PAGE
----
Development of Reliable Erosion Indices for Climate-Informed Soil Conservation in the Southeastern United States
Type of DegreeMaster's Thesis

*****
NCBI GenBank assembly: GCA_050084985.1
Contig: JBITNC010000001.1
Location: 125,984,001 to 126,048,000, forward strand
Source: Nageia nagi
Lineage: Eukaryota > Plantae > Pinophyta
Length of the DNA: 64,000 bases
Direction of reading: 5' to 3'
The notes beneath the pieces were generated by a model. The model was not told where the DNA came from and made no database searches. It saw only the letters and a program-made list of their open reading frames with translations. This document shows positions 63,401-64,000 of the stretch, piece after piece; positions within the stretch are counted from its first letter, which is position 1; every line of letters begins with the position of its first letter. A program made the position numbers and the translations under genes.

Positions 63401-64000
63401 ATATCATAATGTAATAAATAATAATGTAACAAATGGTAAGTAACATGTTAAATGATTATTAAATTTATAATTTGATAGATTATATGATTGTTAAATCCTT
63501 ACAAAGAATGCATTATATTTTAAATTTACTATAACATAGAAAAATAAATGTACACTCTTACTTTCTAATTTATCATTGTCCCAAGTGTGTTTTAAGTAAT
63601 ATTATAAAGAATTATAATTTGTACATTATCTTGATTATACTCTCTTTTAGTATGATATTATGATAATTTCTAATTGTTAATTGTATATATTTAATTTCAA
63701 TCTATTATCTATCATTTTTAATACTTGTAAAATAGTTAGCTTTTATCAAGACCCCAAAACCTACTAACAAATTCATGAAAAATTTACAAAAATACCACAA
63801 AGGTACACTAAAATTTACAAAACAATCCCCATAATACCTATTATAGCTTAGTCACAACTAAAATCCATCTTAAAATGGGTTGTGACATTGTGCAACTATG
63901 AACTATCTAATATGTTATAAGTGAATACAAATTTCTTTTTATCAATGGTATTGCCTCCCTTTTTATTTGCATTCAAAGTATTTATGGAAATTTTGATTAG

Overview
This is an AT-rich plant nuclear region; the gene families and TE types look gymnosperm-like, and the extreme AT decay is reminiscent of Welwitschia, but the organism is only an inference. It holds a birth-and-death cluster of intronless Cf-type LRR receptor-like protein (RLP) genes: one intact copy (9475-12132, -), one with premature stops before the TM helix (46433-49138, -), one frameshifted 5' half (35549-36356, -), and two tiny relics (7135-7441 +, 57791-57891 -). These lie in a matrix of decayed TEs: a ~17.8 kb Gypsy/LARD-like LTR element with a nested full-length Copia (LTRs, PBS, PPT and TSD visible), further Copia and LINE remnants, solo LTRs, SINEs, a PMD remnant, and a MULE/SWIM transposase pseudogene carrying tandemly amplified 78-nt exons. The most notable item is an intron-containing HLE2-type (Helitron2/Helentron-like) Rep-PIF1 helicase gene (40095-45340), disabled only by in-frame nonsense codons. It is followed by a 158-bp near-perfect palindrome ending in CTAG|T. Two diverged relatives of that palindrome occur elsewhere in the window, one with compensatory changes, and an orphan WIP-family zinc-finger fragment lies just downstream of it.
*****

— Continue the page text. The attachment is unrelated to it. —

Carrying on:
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A new methodology and corresponding dataset are recommended for a more accurate calculation of erosion index (EI) and erosivity (R) that was more consistent with observations from superior data sources. NOAA NCDC DSI-3260 (quarter-hour) station data from 1970 to 2010 was screened and a water balance was performed to compare measured precipitation with the expected values at each station having matching climate normal data. The results of the water balance were used to select the screening method that most accurately accounts for precipitation at a high spatial resolution (about 3 times more dense than the previous publication of EI values). It was found that most stations have a slight deficit (averaging 5.9%) with a comparable missing data percentage of 5.77%, which might be the reason for the deficit. Updated annual, seasonal, and monthly EI distributions were calculated along with an analysis of single storm EI for 1, 2, 5, 10, and 20-year recurrence intervals. Annual EI values were found to be higher than AH703 by an average of 18.6% for unadjusted data, and values should be increased at least another 4% for the type of recording station being used. Station observations were gridded by geostatistical interpolation for better spatial representation of the data. The effects of limiting the maximum 30-minute intensity and adjusting for known uncertainties was quantified for the preferred screening method within each analysis. Station data was compared to a reliable literature source to validate the new methodology. Results were further analyzed for climate variability influences from ENSO by the statistical method known as joint-rank fit (JRfit). Data was analyzed under various clusters, and ENSO was found to have a significant effect on multiple precipitation parameters. Changes in the distribution of EI throughout the year, based on ENSO phase, was used to highlight general implications for BMPs aimed at soil conservation and reductions of sediment yield. With known variabilities accounted for, observed changes in erosivity from the influence of climate change can be accurately assessed in the future.